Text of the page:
“Our concept is to create unique, custom-made pieces in classic designs that won’t go out of style quickly. We also practice Green Shipping and are inclusive in all respects. Every size, gender, age, ethnicity, and so on are welcome. We are happy to do custom sizing for anyone who wants it.”
Trending on TikTok
Mariken has also learned to translate her “Why” to a strong brand message with supporting website and social media marketing.
“I created my website using low-cost design software and some essential help from friends.”
In the fashion industry, it is also common to offer ‘behind-the-scenes’ videos for followers about the making process. To establish this momentum, ELSK the Studio released a few short videos on Instagram and TikTok to draw attention to their products.
“Suddenly, some of our videos had over 60,000 views. We were very surprised! In fact, our most popular video had 170,000 views in just one week.”
“All of our promotions are designed to attract followers and push our message about sustainability and the value of hand-made designs.”
“Basically, the stories are about me and some of my closest friends in Norway, wearing the outfits and having fun together. Most of the photos were taken in Olso, which is a beautiful city with maritime roots, much like Seattle or Tacoma.”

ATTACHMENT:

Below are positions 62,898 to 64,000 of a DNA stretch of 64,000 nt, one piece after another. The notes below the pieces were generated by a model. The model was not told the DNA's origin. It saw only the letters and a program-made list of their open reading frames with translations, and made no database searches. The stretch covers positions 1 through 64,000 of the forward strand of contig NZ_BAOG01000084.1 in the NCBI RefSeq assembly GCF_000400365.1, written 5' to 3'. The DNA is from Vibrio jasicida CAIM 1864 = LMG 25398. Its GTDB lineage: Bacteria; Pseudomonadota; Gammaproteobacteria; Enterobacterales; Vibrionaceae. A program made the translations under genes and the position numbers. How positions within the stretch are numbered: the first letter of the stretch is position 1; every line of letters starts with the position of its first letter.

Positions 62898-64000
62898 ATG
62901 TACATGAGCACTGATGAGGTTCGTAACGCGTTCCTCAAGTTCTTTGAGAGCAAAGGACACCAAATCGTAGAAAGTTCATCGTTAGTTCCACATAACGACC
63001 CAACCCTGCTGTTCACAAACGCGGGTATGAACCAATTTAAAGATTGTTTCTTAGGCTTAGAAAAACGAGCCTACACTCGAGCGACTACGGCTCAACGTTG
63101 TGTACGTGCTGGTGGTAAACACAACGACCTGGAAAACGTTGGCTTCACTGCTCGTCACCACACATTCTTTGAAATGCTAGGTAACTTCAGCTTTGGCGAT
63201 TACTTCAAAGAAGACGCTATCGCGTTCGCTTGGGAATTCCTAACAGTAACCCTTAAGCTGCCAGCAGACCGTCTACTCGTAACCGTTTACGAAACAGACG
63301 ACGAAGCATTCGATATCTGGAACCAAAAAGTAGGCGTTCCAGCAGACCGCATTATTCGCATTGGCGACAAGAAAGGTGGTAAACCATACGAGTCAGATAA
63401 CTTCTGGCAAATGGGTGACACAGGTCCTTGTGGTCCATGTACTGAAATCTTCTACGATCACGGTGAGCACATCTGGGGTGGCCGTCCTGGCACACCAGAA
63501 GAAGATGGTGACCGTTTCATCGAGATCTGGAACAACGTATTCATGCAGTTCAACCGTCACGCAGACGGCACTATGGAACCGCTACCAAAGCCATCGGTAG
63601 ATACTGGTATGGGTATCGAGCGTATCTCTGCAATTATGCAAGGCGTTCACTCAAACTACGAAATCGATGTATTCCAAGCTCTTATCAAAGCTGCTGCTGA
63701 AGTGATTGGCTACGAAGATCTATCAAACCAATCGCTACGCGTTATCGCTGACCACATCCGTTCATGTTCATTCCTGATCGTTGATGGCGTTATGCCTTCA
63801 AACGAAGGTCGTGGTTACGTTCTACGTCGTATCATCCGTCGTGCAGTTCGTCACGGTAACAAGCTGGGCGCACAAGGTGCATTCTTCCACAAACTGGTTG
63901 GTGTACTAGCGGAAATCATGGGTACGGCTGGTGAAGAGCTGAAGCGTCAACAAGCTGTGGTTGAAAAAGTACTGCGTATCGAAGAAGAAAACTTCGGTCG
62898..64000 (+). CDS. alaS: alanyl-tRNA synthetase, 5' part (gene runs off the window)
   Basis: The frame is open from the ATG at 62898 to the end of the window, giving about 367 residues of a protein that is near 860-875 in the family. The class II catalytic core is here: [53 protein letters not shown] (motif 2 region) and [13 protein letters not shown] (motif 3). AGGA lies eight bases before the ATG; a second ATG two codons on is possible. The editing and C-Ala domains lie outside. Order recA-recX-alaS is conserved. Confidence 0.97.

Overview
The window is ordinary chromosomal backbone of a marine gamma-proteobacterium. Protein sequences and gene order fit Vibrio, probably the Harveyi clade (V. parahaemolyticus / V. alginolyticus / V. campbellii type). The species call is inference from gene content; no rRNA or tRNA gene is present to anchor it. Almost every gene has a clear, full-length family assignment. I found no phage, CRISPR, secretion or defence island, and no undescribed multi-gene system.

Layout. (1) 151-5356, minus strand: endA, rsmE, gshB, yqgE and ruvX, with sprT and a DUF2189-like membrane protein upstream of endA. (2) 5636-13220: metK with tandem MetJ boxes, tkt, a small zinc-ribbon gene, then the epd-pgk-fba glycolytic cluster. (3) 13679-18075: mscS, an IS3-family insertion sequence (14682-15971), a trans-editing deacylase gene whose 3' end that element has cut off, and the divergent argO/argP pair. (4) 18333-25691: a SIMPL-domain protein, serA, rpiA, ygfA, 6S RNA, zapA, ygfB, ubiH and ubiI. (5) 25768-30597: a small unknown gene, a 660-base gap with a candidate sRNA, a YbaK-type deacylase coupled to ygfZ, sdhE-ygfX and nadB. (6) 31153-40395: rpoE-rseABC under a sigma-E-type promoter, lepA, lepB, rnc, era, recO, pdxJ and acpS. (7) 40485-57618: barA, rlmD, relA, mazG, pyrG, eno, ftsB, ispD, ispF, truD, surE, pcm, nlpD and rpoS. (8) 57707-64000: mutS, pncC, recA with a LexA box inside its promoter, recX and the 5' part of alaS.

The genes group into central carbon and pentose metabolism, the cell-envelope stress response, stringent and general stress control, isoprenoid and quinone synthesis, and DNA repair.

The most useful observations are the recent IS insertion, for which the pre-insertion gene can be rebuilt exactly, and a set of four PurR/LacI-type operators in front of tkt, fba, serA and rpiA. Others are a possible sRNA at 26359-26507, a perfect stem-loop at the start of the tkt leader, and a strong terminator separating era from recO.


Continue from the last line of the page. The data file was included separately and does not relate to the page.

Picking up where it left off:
Planning for the Future
We asked Mariken what her future goals were, considering she has a successful venture going and a new-found passion for sustainable products.
“First, I plan to come back to PLU for my senior year.”
“I love the campus, the supportive faculty, and everything about being in America. Throughout the year, I worked with Professor Halvorson and Professor Mulder, and I’d love to get back to campus to see them and all the friends that I have met there.”
What about the future of ELSK the Studio?
“ELSK the Studio may be growing in the future. But I didn’t start this business to make money. I really just wanted to try a creative venture that would express my values about sustainability and friendship. Clothing design is one way to do that, but there are also other ways, including working on social innovation projects in the South Sound area and beyond.”
“At PLU, I learned that entrepreneurship begins with critical thinking—learning about a community, having empathy, defining a key insight, ideating, and creating a range of solutions. All this happens before any checks are written or websites are built.”
Lund concluded by emphasizing a core intention of the program: “The problem-solving skills I’m learning in Innovation Studies will fuel a lifetime of creativity.”
Links & Resources
To learn more about Mariken Lund and her new venture, visit Elskthestudio.com. Instagram: @elskthestudio. TikTok: @elskthestudio. The book Mariken referred to in this interview is Start with Why, by Simon Sinek (Penguin Books, 2011).
The Innovation Studies courses mentioned here are Hist 248: Innovation, Ethics, and Society and Inov 350: Innovation Seminar, offered each year at PLU.
For more about the Innovation Studies program, visit plu.edu/innovation-studies.